2 Now look at the following question which asks for the same information in a different form: What examples does Bill Bryson use to show that he thinks Americans have a ‘ridiculous’ attitude towards walking? (10 marks) Notice that the second question does not say that you can use bullets or numbered points: this time you should write a paragraph using continuous prose. It would be unwise to use numbered or bullet points unless you are told that you can.

3 Compare your responses with those in GradeStudio on pages 12–13. Which grade is your answer closest to? How can you improve?

10

Reading non-fiction texts

5

10

15

20

25

30

35

Now here’s a thought to consider. Every twenty minutes on the Appalachian Trail, Katz and I walked further than the average American walks in a week. For 93 per cent of all trips outside the home, for whatever distance or whatever purpose, Americans now get in a car. That’s ridiculous. When we moved to the States one of the things we wanted was to live in a town, where we could walk to the shops and post office and library. We found such a place in Hanover, New Hampshire. It’s a small, pleasant college town, with big green, leafy residential streets, an old-fashioned main street. Nearly everyone in town is within an easy level walk of the centre, and yet almost no-one walks anywhere, ever, for anything. I have a neighbour who drives 800 yards to work. I know another – a perfectly fit woman – who will drive 100 yards to pick up her child from a friend’s house. When school lets out here, virtually every child gets picked up and driven from a few hundred yards to three-quarters of a mile home. (Those who live further away get a bus.) Most of the children sixteen years or older have their own cars. That’s ridiculous too. On average the total walking of an American these days – that’s walking of all types – adds up to 1.4 miles a week, barely 350 yards a day. At least in Hanover we can walk. In many places in America now, it is not actually possible to be a pedestrian, even if you want to be. I had this brought home to me in Waynesboro […] when I left Katz at a launderette […] and set off to find some insect repellent for us. […] Waynesboro had a vaguely pleasant central business district but, as so often these days, most retail businesses have moved out of town leaving little but a sprinkling of dusty second hand shops in what was presumably once a thriving downtown. Lots of shops were dark and bare, and there was nowhere I could find to get insect repellent, but a man outside the post office suggested I try K-mart. ‘Where’s your car?’ he said, preparatory to giving directions. ‘I don’t have a car.’ That stopped him. ‘Really? It’s over a mile, I’m afraid.’ ‘That’s OK.’ He gave his head a little dubious shake, as if disowning responsibility for what he was about to tell me. ‘Well, then what you want to do is go up Broad Street, take a right at the Burger King and keep on going. But, you know, when I think about it, it’s well over a mile – maybe a mile and a half, mile and three quarters. You walking back as well?’ ‘Yeah.’ Another shake. ‘Long way.’ ‘I’ll take emergency provisions.’ If he realised this was a joke he didn’t show it. ‘Well, good luck to you,’ he said.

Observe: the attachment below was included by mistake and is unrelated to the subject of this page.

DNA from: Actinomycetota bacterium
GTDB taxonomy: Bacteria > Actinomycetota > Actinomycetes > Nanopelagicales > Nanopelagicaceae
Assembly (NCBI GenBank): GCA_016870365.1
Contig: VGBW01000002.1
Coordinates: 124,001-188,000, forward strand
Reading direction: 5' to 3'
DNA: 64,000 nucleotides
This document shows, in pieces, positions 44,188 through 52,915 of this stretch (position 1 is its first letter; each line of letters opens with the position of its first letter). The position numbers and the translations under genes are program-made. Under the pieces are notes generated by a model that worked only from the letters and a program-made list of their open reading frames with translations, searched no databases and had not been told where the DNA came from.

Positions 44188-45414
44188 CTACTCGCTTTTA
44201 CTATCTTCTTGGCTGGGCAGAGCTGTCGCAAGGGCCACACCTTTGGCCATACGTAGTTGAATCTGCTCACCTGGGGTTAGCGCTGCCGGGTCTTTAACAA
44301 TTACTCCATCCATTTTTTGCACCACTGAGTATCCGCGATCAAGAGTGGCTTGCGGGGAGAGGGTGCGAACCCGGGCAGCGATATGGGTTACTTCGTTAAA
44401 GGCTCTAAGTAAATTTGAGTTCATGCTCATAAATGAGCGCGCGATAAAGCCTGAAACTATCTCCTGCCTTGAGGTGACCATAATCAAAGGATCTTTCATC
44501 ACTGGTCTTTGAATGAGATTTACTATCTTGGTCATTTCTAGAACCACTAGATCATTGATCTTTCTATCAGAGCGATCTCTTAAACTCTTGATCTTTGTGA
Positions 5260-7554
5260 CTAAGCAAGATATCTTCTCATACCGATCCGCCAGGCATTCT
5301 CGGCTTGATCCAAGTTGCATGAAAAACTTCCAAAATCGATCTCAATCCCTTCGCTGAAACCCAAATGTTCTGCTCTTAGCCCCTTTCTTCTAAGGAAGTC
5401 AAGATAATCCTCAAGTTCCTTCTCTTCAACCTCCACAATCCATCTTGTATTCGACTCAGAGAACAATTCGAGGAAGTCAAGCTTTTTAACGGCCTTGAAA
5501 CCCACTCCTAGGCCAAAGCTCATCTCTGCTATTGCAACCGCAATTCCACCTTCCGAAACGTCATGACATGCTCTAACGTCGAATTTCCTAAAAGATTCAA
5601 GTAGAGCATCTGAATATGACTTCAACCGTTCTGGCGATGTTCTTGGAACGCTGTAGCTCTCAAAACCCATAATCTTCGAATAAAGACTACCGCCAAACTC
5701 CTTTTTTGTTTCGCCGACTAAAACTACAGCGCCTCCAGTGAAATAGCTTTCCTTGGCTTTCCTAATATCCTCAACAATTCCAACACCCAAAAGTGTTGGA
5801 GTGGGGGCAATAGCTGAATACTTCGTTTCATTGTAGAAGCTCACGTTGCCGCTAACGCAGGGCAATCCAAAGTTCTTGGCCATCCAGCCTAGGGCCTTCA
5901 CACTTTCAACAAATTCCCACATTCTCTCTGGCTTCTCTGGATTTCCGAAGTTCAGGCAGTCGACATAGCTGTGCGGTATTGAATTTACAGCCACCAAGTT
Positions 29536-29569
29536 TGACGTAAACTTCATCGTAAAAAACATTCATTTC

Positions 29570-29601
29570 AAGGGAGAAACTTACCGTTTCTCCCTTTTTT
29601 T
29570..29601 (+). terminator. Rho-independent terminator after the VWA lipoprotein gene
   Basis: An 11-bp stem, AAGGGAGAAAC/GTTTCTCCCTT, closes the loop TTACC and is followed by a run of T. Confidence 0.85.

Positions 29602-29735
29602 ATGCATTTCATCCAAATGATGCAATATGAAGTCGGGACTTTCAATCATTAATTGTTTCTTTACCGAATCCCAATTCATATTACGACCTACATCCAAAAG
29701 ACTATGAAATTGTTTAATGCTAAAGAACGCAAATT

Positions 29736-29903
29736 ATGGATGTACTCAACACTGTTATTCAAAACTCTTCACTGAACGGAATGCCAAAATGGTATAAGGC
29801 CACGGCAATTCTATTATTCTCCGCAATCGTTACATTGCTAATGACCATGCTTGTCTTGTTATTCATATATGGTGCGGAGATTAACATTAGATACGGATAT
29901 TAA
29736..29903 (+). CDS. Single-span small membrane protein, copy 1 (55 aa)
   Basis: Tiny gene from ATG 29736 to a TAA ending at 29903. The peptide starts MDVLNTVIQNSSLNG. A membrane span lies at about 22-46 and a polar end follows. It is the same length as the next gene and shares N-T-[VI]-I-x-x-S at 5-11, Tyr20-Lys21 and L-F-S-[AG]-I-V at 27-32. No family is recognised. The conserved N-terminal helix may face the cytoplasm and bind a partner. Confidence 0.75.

Extract from A Walk in the Woods by Bill Bryson

11

GradeStudio Here is a student response to the first exam activity about the passage by Bill Bryson on page 11. Read the answer together with the examiner comment, then check what you have learnt and try putting it into practice. List ten examples from this passage which show that Bill Bryson thinks Americans have a ‘ridiculous’ attitude towards walking. (10 marks)

A*

grade answer

Question 1 1 Bryson and Katz walked further every 20 minutes on the Appalachian trail than the average American walks in a week. 2 Americans use the car for 93% of all trips, whatever the distance. 3 In Hanover, walking is easy but no-one walks anywhere for anything. 4 Bryson’s neighbour drives 800 yards to work. 5 A perfectly fit woman will sometimes drive 100 yards to pick up her child. 6 The fact that she is ‘fit’ emphasises how lazy Americans are. 7 Virtually every child is picked up from school by car. 8 Most children aged sixteen and over have their own cars. 9 The average American walks only 1.4 miles a week (350 yards a day). 10 In many places it is not possible to be a pedestrian. 11 A man seems shocked at the idea of walking a mile. 12 He takes the joke about ‘emergency provisions’ seriously. 13 He wishes Bryson ‘good luck’ as if he is setting out on a trek.